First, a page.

In a small Chilean seaside town, four men and a woman live together in a secluded house. The men race their pet greyhound and the woman tends to their needs. When a newcomer arrives it is revealed that all the members of the house are disgraced members of the Catholic Church, hidden away from public view, but the presence – and sudden absence – of the new priest in the house shines a spotlight on the occupants of the house, one that threatens their way of life.
The Club is director Pablo Larraín’s forst feature film since 2012’s No, and once again the director shines a light on an uncomfortable part of Chile’s history and present. The Club is far less straightforward that the director’s previous films, and the message about the Catholic Church becomes tangled in with troubled characters whose arcs are unsatisfying.
The cast that Larraín has assembled do their best with what they are give, with regular contributor Alfredo Castro standing out as a priest sent away because of allegations of child sexual abuse. Roberto Farías, Antonia Zegers, Marcelo Alonso, Jaime Vadell, Alejandro Goic, Alejandro Sieveking, josé Soza and Fransisco Reyes and the rest of the cast back Castro up incredibly well, lending depth and weight to this strange, isolated world, but they are all let down by a vague and often rambling story.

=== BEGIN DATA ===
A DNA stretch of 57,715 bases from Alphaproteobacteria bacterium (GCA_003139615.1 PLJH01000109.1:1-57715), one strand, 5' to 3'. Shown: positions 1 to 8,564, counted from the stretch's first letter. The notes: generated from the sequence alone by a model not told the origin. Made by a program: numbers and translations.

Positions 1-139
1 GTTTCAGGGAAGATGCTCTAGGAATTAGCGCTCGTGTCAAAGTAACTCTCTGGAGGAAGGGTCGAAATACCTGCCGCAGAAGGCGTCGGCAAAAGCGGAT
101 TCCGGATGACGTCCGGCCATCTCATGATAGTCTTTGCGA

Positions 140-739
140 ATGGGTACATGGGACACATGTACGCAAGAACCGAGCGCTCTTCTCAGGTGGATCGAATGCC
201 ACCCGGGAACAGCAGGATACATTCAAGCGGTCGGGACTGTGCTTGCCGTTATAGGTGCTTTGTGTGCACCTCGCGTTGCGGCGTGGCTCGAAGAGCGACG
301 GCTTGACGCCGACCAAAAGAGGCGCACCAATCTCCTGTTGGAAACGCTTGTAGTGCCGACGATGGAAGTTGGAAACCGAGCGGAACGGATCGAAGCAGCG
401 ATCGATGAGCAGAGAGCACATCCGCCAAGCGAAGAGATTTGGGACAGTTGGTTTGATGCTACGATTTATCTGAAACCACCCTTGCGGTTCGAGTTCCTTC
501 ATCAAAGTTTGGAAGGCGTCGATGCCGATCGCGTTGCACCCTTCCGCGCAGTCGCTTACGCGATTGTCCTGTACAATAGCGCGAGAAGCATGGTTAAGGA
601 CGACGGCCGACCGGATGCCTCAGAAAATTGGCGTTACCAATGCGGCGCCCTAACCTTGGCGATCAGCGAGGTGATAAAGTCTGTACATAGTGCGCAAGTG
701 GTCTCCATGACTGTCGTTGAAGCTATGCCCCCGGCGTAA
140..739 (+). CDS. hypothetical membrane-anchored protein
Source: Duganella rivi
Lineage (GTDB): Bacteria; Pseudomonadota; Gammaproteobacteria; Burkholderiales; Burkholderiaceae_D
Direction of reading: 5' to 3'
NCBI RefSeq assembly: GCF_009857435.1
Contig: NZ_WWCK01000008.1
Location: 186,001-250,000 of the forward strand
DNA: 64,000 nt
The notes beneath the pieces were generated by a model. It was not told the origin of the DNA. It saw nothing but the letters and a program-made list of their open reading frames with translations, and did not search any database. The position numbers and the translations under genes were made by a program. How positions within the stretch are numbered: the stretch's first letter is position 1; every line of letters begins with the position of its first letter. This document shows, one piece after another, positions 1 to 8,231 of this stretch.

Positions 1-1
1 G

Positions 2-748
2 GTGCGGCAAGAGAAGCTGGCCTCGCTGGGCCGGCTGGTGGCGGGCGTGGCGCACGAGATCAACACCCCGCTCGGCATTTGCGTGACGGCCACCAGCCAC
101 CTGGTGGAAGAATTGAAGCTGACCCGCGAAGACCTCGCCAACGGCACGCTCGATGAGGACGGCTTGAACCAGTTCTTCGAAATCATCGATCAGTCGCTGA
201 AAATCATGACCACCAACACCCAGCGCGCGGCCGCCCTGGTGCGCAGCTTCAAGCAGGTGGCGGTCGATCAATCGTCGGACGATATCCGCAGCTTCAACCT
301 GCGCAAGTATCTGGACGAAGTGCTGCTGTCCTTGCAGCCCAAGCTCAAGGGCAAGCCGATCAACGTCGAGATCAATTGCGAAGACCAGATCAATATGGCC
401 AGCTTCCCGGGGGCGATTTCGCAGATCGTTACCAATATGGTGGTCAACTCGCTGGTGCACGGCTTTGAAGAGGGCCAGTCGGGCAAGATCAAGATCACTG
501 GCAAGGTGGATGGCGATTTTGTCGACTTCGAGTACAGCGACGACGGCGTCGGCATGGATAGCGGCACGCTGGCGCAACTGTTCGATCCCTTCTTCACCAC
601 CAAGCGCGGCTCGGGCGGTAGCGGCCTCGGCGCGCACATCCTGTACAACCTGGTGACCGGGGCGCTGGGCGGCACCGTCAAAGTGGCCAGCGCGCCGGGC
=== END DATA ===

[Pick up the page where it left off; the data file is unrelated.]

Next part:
Pablo Larraín has created a film that tries to make a statement about the Catholic Church and their handling of scandals, keeping those guilty within the confines of the Church and hiding them away, rather than turning them over to the authorities. It is clear that Larraín is trying to show how unsatisfactory and damaging this is for the victims of these clergy, but the screenplay also attempts to show those damned by the story in a more sympathetic light, meaning these characters don’t always feel like they belong in the same world. As well as this, the final act and the resolution of the story are little more than ludicrous.
As director, Pablo Larraín has coaxed wonderful performances from his actors, be they playing characters in denial or those who have simply forgotten why they have ended up where they are. The trouble is that the film is drawn out and badly paced – after an explosive opening act – and the final act feels rushed and it undermines the rest of the film. As well as this, the cinematography of the film is strange; swinging from hauntingly beautiful to looking as though it was filmed on a Nokia phone from the early 2000s.
In all, The Club is inspired by a story that is universal and terrifying in some respects, and certainly needed to be told, but the message gets lost in a cast of characters that don’t always feel like they are in the same film as one another. The idea behind the film and the performances are strong – if uneven – but the cinematography swings between beautiful and cheap, and the cast are let down by a story that feels unresolved and unsatisfying. Of course, since it seems the victims of these people didn’t get their closure, it could be that Larraín planned this all along.